Before Deng Xiaoping visited Singapore in November 1978 the Chinese press often referred to the city-state as a “running dog of American imperialism”. But when Deng met the Singaporean leader Lee Kuan Yew that year they bonded straight away. A month later Deng began to reveal his bold vision for economic reforms. In a swiftly-revised assessment, China’s media began praising Singapore as “a place worth studying”.
With a population of just five million (versus China’s 1.4 billion), Singapore has remained a source of inspiration for Chinese reformists. In November 2013 – on the eve of the Party’s all-important Third Plenum (see WiC217) – the Development Research Centre (DRC), a key think tank under the State Council, cited Singapore’s Temasek as a model for further reform of Chinese state firms. And the Temasek model has become a hot topic in the media again this week, after the State Council announced a long-awaited directive on further restructuring the state-owned enterprises (SOEs).
One of the talking points is whether Sasac, the central authority which controls the 112 biggest state firms, will adopt more of an arms-length approach like Temasek.
Temasek has investments in 45 government-linked companies in Singapore, with its portfolio of firms constituting about 47% of the value of the local stock market. This makes it look rather similar to Sasac as a heavyweight influence, although a key difference is that the Temasek model requires that the state distances itself from the management of the enterprises concerned.
By contrast, Sasac is a much more active shareholder. “Sasac sets out to protect and increase the market value of state-owned assets. Over the years it has been exerting control in the day-to-day running of SOEs. The Temasek model has never been adopted,” Sina Finance notes.
This could be set to change, the Securities Daily suggests, with a new plan to establish an extra bureaucratic layer between Sasac and the state firms. “Sasac will no longer directly intervene in the running of most SOEs under the new three-tier system,” the newspaper predicts.
Whilst the potential powers of these holding firms are unclear, the proposals imply that Sasac is going to have its authority curtailed. There has long been a sense that it is dragging its heels on privatising its ownership stakes, while Zhao Changwen, a director of the DRC, told the Global Times that the new structure will help to sort out lingering problems like overcapacity in state-dominated sectors such as steelmaking.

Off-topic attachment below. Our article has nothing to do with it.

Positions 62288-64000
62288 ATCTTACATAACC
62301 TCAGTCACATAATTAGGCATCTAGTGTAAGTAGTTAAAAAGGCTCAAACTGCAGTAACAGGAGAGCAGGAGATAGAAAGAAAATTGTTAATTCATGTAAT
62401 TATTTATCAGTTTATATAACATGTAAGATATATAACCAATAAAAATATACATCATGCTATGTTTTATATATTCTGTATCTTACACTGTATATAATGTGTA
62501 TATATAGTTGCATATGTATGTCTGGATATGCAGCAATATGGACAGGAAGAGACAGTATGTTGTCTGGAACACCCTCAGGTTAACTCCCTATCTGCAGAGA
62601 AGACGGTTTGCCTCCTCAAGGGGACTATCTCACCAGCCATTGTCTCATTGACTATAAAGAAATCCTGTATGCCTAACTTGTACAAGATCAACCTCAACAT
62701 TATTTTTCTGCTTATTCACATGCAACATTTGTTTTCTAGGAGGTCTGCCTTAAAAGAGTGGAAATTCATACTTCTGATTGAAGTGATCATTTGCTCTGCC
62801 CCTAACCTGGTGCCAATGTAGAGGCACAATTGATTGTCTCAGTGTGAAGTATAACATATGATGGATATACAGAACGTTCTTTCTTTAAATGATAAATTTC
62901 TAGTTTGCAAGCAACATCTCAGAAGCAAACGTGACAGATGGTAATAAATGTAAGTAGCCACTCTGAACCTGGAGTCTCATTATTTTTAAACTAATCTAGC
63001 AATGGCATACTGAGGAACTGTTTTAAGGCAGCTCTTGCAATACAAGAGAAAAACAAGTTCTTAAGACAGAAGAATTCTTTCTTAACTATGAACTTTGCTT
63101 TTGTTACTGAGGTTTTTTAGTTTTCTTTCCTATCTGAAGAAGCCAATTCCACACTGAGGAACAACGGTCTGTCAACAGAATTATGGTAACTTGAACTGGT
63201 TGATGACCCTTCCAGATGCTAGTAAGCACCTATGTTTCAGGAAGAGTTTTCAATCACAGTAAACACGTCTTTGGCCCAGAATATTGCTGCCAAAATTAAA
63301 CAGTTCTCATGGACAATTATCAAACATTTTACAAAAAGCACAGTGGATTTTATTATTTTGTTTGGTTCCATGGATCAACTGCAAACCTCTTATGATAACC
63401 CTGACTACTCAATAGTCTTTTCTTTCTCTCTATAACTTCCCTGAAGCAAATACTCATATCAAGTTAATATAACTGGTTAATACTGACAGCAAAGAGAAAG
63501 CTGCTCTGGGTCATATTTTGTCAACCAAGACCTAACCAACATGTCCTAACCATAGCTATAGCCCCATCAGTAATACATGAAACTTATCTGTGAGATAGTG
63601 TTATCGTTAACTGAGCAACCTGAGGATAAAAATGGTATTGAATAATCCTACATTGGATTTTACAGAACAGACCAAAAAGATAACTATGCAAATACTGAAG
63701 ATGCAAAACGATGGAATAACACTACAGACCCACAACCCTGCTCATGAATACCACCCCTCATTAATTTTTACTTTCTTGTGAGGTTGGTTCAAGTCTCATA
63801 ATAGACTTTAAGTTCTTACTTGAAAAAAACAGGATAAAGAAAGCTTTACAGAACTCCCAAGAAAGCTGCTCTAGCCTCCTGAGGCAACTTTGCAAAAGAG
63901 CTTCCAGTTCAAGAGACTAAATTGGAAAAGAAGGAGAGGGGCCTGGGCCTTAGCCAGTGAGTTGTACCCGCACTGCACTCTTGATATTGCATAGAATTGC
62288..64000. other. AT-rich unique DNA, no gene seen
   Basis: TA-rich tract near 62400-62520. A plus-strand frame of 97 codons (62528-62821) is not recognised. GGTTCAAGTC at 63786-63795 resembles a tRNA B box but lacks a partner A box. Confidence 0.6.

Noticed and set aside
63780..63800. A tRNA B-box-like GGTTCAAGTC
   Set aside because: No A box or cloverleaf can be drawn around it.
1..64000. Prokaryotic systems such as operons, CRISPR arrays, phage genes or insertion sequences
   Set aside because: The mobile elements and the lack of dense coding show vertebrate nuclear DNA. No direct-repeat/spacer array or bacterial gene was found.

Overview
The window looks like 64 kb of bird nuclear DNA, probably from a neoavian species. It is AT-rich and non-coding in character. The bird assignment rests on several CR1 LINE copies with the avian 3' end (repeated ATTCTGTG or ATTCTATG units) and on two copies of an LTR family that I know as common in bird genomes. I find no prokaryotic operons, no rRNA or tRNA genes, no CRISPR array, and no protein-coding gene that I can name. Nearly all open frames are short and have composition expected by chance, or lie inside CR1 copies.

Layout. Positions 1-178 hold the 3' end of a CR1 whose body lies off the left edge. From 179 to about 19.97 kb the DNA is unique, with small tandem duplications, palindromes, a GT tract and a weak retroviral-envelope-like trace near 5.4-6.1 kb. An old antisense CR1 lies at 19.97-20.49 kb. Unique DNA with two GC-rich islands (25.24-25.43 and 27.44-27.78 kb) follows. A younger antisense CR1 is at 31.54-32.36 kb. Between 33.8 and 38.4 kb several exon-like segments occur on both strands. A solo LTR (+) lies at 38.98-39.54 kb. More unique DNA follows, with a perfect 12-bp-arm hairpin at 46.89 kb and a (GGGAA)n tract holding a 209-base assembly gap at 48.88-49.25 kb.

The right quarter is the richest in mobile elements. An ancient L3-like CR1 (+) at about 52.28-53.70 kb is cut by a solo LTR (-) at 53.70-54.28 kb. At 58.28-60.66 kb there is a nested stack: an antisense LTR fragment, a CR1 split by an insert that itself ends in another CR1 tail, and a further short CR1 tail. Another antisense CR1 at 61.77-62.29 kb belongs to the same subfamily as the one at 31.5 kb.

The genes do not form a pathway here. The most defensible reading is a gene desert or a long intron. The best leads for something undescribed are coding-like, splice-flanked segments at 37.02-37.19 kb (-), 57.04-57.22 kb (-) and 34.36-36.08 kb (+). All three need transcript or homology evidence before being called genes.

Acting like fund managers “they will buy and sell equities in such a manner that state capital can enter or exit specific industries,” Zhao predicts. “Some state firms will be cleared out, some will be restructured and merged, and some new ones will be created.”
According to WIND, a local financial information provider, there are 1,040 listed companies in China either controlled by Sasac or by other state bodies. They carry a combined market capitalisation of Rmb25 trillion ($3.9 trillion) or more than half of the local stock market. (If anything, the number looks set to grow as more provincial and local governments float their assets in the years ahead; see WiC234).
It is not known how many of these ‘Temasek-style’ holding firms will be created. But the reform blueprint suggests that the SOEs will be divided into two broad groups: ‘commercial’ and ‘public welfare’ (the latter likely to include utilities such as telecoms and energy).
What about the much-touted process of ‘mixed ownership’ reform? The document says that state firms will be allowed to bring in private investors to help diversify their ownership. And Xinhua reports that the plans intend to encourage private investment, and that “decisive results” are expected by 2020. However, the state news agency added that the government wouldn’t be pushing the SOEs too aggressively nor setting a detailed timetable for how the reform process should advance. Instead, changes would be given the go-ahead “only when conditions were mature”.
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